The Crystal City Sector Plan calls for increased density along parts of S. Eads Street closer to Army Navy Drive, which is also a part of the alignment for the Crystal City streetcar. There will be a meeting for residents to discuss their thoughts and concerns over the future of S. Eads Street on Wednesday, May 21, at 7:00 p.m. at the Aurora Highlands Community Center (735 18th Street S.).
Arlington County held a ribbon-cutting ceremony Thursday for its multimodal improvement project in Pentagon City.
The two-year, $9 million project resulted in improved sidewalks, road crossings, bike lanes, street trees, drainage and landscaping along S. Hayes Street in front of Pentagon City mall. The project was completed nearly 6 percent under budget, with the state and federal government paying 80 percent of the final cost, according to the county.
“This project is key to Arlington’s efforts to make it easier to travel to, around or through Pentagon City, whether you are traveling by car, bus, bike or Metro,” Arlington County Board Chair Jay Fisette said in a statement. “South Hayes is now a more complete, welcoming, accessible and safe corridor.”
Rep. Jim Moran (D-Va.) and County Board members Walter Tejada and Libby Garvey were on hand for the unveiling on Thursday.
The county’s press release about the project’s completion is below, after the jump.
(Updated at 1:10 p.m.)The concrete, brick-like crosswalks that cross Fairfax Drive in Ballston and other main roads around Arlington are susceptible to disrepair and are more costly to fix than an average sidewalk.
The crosswalks, called “pavers,” were installed by the county on VDOT roads like Fairfax Drive, Lee Highway and Columbia Pike. They were built roughly 20 years ago as part of a county project to try to construct a brick-like crosswalk without material as fragile as the clay that bricks are made from.
“When brick sidewalks in old cities were in vogue, the industry developed concrete pavers as a flexible and durable surface for sidewalks that could adapt to tree roots without cracking and looked attractive in many areas,” county Department of Environmental Services spokeswoman Jennifer Heilman told ARLnow.com. “However, the heavy volumes of large vehicles such as what is typical of Fairfax Drive and most major arterials where Arlington has such crosswalks installed have made them very difficult to maintain as they’ve aged and become more prone to failure.”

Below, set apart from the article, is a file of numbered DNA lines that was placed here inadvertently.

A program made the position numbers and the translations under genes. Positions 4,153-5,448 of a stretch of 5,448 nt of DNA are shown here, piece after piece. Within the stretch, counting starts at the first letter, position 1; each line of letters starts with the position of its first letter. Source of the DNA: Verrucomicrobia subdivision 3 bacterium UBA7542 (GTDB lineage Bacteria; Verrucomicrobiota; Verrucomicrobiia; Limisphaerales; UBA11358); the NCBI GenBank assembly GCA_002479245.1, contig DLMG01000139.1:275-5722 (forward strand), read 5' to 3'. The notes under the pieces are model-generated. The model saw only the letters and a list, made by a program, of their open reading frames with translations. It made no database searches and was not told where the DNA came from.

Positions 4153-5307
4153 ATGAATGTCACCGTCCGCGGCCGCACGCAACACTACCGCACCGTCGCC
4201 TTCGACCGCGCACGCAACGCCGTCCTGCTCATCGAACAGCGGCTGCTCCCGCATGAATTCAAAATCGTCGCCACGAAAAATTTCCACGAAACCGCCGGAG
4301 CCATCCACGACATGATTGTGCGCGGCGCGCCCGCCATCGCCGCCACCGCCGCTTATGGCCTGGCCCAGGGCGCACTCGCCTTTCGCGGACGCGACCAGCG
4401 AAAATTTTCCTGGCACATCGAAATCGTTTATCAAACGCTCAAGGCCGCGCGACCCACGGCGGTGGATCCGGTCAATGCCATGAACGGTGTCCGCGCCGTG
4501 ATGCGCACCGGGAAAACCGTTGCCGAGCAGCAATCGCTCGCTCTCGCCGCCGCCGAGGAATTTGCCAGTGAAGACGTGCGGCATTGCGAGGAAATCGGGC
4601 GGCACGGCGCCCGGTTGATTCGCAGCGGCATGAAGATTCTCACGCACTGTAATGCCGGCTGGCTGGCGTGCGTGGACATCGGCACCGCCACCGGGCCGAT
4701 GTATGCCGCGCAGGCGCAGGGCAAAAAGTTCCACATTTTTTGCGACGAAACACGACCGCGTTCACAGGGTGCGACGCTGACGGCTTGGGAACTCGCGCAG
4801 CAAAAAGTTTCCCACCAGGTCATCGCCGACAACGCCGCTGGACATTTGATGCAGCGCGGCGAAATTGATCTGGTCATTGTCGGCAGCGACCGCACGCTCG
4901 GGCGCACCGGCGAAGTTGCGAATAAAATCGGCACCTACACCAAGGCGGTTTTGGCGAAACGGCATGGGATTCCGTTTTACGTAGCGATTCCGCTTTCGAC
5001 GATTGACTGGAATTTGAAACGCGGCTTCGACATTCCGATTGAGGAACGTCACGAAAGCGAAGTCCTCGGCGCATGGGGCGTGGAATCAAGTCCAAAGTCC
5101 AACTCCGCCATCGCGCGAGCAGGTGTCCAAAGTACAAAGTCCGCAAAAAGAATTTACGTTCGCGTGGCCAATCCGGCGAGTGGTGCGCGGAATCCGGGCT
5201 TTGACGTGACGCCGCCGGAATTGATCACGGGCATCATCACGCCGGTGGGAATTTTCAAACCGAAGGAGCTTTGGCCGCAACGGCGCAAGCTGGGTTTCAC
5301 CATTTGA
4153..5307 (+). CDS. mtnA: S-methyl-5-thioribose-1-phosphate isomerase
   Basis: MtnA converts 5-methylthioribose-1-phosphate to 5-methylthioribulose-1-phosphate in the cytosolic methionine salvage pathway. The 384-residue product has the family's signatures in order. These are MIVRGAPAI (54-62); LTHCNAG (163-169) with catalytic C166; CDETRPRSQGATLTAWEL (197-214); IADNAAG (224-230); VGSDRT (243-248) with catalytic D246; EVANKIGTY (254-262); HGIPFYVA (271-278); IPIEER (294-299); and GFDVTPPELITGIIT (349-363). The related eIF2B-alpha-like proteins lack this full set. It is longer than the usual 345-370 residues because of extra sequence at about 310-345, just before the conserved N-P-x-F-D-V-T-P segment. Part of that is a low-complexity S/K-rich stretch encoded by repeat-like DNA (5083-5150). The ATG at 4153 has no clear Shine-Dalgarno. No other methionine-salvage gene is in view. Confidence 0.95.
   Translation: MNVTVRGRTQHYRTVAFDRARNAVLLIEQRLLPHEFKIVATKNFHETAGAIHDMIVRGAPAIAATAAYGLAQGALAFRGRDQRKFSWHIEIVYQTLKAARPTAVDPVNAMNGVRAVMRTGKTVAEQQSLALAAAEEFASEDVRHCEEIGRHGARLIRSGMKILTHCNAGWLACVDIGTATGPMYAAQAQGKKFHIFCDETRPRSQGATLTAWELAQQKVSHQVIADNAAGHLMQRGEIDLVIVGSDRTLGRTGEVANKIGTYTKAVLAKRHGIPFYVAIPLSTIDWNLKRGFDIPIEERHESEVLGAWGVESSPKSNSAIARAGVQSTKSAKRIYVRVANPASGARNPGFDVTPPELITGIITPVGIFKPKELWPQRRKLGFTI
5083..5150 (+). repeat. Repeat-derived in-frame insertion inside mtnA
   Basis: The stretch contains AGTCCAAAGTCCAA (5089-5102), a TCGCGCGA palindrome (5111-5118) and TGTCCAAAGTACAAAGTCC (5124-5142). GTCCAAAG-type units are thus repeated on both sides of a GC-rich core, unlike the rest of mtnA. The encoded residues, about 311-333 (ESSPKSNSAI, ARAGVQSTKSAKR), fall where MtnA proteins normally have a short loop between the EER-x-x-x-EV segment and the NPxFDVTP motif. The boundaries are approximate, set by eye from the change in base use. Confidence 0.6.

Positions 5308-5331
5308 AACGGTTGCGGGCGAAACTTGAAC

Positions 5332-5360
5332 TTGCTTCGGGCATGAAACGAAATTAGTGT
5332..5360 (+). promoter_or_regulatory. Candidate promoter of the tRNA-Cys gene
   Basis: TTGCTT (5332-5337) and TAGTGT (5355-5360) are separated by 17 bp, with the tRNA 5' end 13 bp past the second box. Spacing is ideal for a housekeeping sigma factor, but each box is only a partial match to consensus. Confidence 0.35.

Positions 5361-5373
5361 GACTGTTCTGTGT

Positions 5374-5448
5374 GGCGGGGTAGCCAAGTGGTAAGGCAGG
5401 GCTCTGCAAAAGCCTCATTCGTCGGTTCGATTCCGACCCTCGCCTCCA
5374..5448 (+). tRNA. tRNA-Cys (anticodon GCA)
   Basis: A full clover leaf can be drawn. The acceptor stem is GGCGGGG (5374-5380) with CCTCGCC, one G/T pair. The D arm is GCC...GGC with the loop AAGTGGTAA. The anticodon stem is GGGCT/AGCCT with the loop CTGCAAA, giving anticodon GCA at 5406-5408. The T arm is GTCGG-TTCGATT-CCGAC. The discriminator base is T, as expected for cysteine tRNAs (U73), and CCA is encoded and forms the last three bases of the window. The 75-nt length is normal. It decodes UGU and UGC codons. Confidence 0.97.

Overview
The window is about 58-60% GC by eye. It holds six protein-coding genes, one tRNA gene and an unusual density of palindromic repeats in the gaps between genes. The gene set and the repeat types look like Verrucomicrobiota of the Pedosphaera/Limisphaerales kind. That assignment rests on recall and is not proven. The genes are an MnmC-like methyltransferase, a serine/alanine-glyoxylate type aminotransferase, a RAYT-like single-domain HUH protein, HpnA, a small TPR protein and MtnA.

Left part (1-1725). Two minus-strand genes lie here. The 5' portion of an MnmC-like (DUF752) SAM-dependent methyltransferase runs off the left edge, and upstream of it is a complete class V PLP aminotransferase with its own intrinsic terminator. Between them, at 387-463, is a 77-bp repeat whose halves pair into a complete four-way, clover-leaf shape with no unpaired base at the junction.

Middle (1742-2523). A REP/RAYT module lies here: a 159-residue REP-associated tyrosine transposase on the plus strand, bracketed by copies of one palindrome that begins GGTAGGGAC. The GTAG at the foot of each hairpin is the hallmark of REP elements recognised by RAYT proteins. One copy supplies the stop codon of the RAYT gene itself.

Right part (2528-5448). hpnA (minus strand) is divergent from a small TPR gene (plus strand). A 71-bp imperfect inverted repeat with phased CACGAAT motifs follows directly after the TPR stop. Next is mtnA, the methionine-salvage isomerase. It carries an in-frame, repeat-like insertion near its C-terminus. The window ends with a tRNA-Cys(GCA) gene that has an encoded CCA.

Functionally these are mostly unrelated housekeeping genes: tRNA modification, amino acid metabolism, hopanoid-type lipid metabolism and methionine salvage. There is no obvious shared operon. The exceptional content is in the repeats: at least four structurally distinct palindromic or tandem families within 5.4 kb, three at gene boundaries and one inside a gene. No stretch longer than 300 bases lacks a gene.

Heilman said the crosswalks, like the one on N. Stuart Street crossing Fairfax Drive, captured by an ARLnow.com tipster in a state of disrepair on Tuesday, costs $20 per square foot to repair, which is four times the cost of repairing a standard concrete sidewalk.
Because of this winter’s extreme weather, the many crosswalks have been repaired with asphalt, like the ones at Lee Highway and N. Military Road and Columbia Pike at S. Walter Reed Drive. In high-density areas like Ballston that see a comparatively high volume of car and foot traffic over the crosswalks, developers and property owners contribute to the repair of the crosswalks through a county pedestrian maintenance program.
The crosswalk above, however, was repaired quickly by the county because it’s near a major transit hub. Heilman said there are 70 crosswalks with concrete pavers in the county at 35 intersections, but there are no plans to install any more in the future. Residents can report crosswalk failures to DES online.
The ramps from 10th Street to eastbound Route 50 and from N. Fairfax Drive to westbound Route 50, along with a new ramp from Courthouse Road to westbound Route 50, are scheduled to open Friday, April 25, according to Virginia Department of Transportation spokeswoman Jennifer McCord.
The westbound frontage from Route 50 to 10th Street N. will still have barriers on it but will open a few weeks later, McCord said.
There will still be some intermittent lane closures on Route 50 until the project wraps up by July, McCord said. The $39 million interchange began construction in April 2011 and was originally scheduled to be completed by fall of 2013, but the project was delayed, apparently to make sure traffic could continue to flow on Route 50 during construction.